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Editor's rating: 
 4.0
Friday, 26 March 2004 ,  Written by Bill Warren
The Coen brothers, Joel and Ethan, clearly have chutzpah to spare: they’ve remade one of the most highly-regarded black comedies of all time, 1955’s “The Ladykillers.” And they’ve done a pretty good job of it, too. It’s not as droll as the original—droll is a hard tone to reach—and it’s kind of pokey in the middle stretches. They’re also going for a more completely comic approach than did the original, and they usually succeed. Finally, however good Tom Hanks is, he’s not as good as Alec Guinness (I suspect Hanks would agree), who in the original picture gave one of his most colorful performances, partly a brilliant impression of the great Alistair Sim, complete to wearing false teeth that resembled Sim’s. Hanks’ performance is colorful in its own way, and he also is wearing fake teeth. He never quite gets a ...
Editor's rating: 
 4.0
Saturday, 20 March 2004 ,  Written by Bill Warren
At first, remaking a sequel, of all things, seemed like a goofy, misbegotten idea. (This does seem to be the very first remake of any sequel, ever.) On second glance, though, the original “Dawn of the Dead” was essentially a stand-alone movie; all that the audience needed to know was that in this world, corpses were returning to life and attacking the living in order to (drool, slobber) eat them. The distinguishing element of the George Romero movie—his best—was that most of it was set in a shopping mall where a few living people have barricaded themselves against the living dead. So remaking that particular sequel wasn’t as brain-dead (you should pardon the expression) an idea as it initially seemed. Maybe something marginal could be wrested out of the elementary material. The surprise is that something terrific has been wrested out of ...
Editor's rating: 
 4.0
Friday, 19 March 2004 ,  Written by Abbie Bernstein
Much of the rest of the film is a flashback, in which we learn that Joel and Clementine actually knew each other before – in fact, they were lovers – but they’ve just forgotten about it. No, the relationship wasn’t a deeply unmemorable one-night stand. Clementine was so upset after an argument that she had an unorthodox procedure done to erase Joel from her mind. When Joel finds out about this, he is so distraught that he arranges to have the procedure done as well. Once it’s underway, he changes his mind and doesn’t want to lose Clementine in every single way, but can he stop the process? What the script by Charlie Kaufman, who created the story with director Michel Gondry & Pierre Bismuth, does very well is convince us that love is present in the first place, so that ...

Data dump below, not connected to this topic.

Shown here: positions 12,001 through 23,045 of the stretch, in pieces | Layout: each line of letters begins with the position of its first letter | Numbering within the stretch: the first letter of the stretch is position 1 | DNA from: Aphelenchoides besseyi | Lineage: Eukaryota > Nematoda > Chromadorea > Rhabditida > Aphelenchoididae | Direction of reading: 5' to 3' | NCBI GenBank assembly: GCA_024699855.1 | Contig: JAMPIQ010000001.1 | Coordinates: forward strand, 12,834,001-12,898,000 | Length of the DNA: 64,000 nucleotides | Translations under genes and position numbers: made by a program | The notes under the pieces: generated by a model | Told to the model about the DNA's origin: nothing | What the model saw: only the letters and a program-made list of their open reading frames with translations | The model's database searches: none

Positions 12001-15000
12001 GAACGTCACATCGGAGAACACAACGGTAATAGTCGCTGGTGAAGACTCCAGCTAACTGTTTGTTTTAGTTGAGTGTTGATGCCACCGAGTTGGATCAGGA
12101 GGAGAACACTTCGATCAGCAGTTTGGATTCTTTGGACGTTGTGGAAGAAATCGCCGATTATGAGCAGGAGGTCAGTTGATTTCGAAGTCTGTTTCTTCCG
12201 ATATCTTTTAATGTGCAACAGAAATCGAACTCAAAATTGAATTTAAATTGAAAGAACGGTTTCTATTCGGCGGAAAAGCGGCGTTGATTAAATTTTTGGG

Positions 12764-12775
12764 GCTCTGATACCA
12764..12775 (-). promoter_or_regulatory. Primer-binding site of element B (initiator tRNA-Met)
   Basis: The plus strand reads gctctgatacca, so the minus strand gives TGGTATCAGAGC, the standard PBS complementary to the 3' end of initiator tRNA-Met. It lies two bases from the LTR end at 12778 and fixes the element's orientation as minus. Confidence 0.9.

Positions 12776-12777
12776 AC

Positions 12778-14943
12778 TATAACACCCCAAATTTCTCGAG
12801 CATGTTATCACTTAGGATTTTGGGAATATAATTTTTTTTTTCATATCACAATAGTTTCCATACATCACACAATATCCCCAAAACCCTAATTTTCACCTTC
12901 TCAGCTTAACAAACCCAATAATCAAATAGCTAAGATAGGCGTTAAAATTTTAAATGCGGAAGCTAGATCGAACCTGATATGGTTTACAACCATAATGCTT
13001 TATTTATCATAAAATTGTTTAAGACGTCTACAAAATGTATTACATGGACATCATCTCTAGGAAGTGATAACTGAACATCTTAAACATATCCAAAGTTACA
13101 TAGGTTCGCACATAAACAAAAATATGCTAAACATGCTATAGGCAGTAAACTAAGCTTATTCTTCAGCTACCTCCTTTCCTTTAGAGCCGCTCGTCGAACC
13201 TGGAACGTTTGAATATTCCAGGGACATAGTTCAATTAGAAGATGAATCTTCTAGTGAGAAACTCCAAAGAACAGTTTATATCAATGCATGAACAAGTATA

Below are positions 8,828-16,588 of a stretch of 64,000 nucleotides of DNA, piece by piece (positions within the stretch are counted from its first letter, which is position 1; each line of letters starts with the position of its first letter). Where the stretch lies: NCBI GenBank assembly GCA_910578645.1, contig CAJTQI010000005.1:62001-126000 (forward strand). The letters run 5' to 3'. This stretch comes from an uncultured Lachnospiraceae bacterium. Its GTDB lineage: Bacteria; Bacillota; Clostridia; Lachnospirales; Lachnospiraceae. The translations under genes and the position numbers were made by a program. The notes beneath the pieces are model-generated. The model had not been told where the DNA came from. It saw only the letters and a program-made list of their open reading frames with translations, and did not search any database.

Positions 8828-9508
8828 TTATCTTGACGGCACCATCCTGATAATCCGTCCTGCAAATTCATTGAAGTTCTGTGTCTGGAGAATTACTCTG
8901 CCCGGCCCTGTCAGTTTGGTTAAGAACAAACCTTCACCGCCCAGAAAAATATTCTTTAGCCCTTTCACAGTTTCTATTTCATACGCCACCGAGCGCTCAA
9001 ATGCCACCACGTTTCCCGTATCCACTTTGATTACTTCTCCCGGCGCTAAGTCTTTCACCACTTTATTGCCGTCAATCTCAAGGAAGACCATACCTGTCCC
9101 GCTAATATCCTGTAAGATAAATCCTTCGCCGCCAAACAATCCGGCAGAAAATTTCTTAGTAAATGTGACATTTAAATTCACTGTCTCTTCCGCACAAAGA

Editor's rating: 
 2.0
Friday, 12 March 2004 ,  Written by Bill Warren
“Secret Window” is a frustrating movie. Writer-director David Koepp skillfully plants clues to his surprise ending throughout the film. The acting is very good, and Koepp and Johnny Depp work together very well. Koepp has learned from Hitchcock and other experts in suspense thrillers and includes a good deal of humor, particularly through Depp’s quirky, inventive performance. The score by Philip Glass isn’t one of the composer’s most inventive, but it’s well-suited to the movie. The photography by Fred Murphy and the production design by Howard Cummings are expert, with great use made of scenic Canadian locations (standing in for upstate New York). But the movie stubbornly refuses to work. The central problem is that the plot, which Koepp treats as if it’s stunningly original, is all too familiar. It’s not quite the utter failure in this regard that, say, “Twisted” was, ...
Editor's rating: 
 4.0
Friday, 12 March 2004 ,  Written by Bill Warren
IMAX films are a category unto themselves; for years, the image has been everything, taking us on travelogue-like journeys, including into space, under the sea and into towering mountain ranges. The gigantic images sweep over you, drawing you almost into the movie—especially, of course, when it’s also in 3D. Australian Simon Wincer is best known for movies featuring animals, often horses; he’s done “Phar Lap” and “Free Willy.” His work is variable; “Crocodile Dundee in Los Angeles” wasn’t much, but “Quigley Down Under” had its charms. He’s now turned to IMAX; his “The Young Black Stallion” was released in that format last winter, and now he brings us “NASCAR 3D: The IMAX Experience.” It’s a surprisingly detailed and informative documentary, swiftly and vividly taking us through the history of the sport of stock car racing. The great names are evoked: Richard Petty, ...
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